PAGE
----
Where austerity, recession and ‘regressive recovery’ occur, the experience of economic crisis is as a crisis of social reproduction, a crisis in the reproduction of livelihood. This crisis is both gendered and racialised in just who picks up the tab for cuts to social services or a rise in unemployment. Given the contradiction between capital’s reliance on the reproduction of labour power on the one hand, and its propensity to externalise the cost of this reproduction on the other, any particular social organisation of reproduction is shaped by struggle. Who bears the cost of social reproduction and how it is organised are political questions circumscribed by the ways in which reproductive labour moves between households, communities, state institutions and business organisations, and where individual reproductive activities are located along a paid and unpaid continuum. Feminism has challenged the gendered and racialised social division of this labour and demanded that the unpaid work of social reproduction be acknowledged. Continue reading
Wither postcapitalism? Across Europe, there are signals today of an evolution or mutation of neoliberal forms of governance, towards a more rapacious and authoritarian genus. But there are also signs of fragility and increasingly metastasising risks. There are rising political populisms in both leftist and right-wing variants that threaten the continued predominance of existing elites. The fragility of austerity as an economic programme which has suppressed growth while failing to restore state finances to pre-crisis levels points towards future, and even more unmanageable, economic and fiscal crises. The current refugee situation across Europe indicate potential lines of tension for existing structures at the EU level. Continue reading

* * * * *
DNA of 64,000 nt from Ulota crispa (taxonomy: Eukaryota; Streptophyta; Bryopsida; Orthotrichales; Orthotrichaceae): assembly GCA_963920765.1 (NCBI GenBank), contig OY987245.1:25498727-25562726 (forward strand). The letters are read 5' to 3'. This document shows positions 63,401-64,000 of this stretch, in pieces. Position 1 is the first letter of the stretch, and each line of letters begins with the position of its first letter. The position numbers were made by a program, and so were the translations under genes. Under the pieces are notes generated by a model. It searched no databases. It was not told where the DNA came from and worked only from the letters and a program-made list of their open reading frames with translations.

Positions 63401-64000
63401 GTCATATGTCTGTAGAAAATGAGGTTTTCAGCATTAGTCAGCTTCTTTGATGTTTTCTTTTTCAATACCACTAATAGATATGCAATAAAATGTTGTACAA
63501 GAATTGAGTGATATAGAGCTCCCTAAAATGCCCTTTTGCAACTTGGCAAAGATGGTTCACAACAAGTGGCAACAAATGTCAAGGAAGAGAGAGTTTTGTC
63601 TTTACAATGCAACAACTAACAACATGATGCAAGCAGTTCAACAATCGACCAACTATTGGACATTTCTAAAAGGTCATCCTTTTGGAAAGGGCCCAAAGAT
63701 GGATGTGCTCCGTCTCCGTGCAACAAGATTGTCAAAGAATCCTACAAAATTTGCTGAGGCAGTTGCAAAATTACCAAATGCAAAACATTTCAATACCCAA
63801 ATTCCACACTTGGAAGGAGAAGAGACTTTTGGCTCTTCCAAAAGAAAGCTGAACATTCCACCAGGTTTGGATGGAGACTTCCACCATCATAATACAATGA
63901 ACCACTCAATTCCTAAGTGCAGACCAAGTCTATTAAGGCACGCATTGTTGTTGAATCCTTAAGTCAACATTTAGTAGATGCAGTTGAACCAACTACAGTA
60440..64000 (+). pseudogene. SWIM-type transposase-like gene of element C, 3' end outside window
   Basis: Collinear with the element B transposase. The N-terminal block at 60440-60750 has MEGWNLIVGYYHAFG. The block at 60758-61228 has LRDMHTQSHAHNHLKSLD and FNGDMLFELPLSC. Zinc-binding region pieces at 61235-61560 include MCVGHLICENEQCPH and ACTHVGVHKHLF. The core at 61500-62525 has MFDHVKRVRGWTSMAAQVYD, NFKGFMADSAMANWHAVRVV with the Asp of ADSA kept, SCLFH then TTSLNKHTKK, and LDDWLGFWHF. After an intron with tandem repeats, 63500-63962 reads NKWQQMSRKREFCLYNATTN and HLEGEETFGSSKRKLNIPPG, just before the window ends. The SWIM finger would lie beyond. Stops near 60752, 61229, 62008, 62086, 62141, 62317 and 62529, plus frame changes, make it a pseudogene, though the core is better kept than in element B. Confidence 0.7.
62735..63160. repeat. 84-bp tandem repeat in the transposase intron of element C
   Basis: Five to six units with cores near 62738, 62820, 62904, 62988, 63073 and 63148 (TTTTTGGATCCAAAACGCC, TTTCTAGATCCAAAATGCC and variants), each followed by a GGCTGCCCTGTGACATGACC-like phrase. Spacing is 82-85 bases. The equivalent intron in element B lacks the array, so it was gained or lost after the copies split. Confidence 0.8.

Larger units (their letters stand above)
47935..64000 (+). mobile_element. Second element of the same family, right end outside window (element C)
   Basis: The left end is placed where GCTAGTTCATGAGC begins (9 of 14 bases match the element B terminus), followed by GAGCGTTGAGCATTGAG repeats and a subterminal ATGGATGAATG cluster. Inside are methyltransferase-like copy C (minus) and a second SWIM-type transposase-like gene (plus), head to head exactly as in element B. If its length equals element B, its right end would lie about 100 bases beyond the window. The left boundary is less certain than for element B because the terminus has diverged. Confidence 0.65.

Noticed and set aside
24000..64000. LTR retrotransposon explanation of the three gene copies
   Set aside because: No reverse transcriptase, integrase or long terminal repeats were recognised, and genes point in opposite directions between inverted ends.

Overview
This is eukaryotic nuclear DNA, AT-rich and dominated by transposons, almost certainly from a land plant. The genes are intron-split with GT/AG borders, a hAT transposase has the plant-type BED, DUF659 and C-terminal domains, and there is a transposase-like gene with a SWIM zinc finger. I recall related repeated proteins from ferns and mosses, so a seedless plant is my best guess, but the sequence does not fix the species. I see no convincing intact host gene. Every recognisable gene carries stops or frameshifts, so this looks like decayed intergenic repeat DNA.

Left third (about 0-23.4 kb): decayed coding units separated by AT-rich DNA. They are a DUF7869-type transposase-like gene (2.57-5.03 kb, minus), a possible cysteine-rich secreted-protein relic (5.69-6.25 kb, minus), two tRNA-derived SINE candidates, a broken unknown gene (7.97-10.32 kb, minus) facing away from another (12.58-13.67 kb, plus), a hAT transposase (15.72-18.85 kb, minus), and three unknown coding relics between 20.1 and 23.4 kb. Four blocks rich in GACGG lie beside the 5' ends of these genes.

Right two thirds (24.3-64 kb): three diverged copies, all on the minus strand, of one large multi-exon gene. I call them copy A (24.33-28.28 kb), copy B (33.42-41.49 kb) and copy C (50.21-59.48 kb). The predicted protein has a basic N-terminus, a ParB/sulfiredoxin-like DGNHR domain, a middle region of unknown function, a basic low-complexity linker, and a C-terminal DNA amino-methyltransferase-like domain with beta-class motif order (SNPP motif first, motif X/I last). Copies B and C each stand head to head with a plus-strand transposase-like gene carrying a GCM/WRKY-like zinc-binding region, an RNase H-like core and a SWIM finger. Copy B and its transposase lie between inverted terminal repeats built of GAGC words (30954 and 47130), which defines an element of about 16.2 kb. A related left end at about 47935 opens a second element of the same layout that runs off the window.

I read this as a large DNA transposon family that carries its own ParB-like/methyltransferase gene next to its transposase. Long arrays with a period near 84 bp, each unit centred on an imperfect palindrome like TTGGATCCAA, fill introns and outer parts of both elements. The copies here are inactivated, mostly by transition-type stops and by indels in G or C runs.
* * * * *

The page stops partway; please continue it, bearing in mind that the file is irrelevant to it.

The World Economic Forum knows it, the Pope knows it, and sociologists know it: this world can no longer accommodate growth capitalism. The planet has become too small for a social formation whose operating system requires the continuous profit-driven occupation of ‘noncapitalist strata’ (Rosa Luxemburg). Indeed, although the capitalist economy may still have grown at an average of 1.78 percent of GDP during the decades of neoliberalism (1973-1998), this growth came at a high price. When measured against pre-industrial levels, we have already crossed a ‘red line’ of planetary tolerance as far as climate change, biodiversity and the nitrogen cycle are concerned. At the same time, the fruits of what little growth remains are distributed increasingly unequally. While the gap in per capita income between the poorest and the richest regions was at 13:1 during the Golden Age, it rose to 19:1 during the neoliberal era (Angus Maddison). Continue reading
Let us start with the obvious: economically and politically Latin America is a roller coaster: every roughly two decades we can expect the most amazing U-turns.
When it comes to women’s status however, changes have been consistent and persistent across economic cycles and political swings. In 1990, only 32 out of every 100 women had a paid job and by 2010 there were already more women in than outside the labor force – 53 out of every 100 and 70 percent among women of childbearing age. Women have become better educated than men and the region’s fertility has approached a replacement level rate. Dual earner families have become more prominent than the male-breadwinning arrangement, and female-headed families have increased across countries to become, on average, a third of all households. Continue reading
We need a ‘relational state’ to get a better (relational) social inclusion. The traditional welfare state was based on an outdated, transactional model that should be replaced by a new societal configuration characterized by being shared, associational and relational. We need a truly responsive societal organization that builds the capabilities of all relying upon a new framework that values and builds welfare on social relationships. A form of welfare that understands that a social issue stems from a factual configuration of the social relations between people and not in their individual resources; that loneliness makes you sick and eventually kills; that personal insecurity or poverty depends on the lack of a reliable social network surrounding you; that you need someone to stand by your side when you have grown up in a community that no longer remembers decent work and you are confronting all the problems of violence, depression and anxiety that go along with this.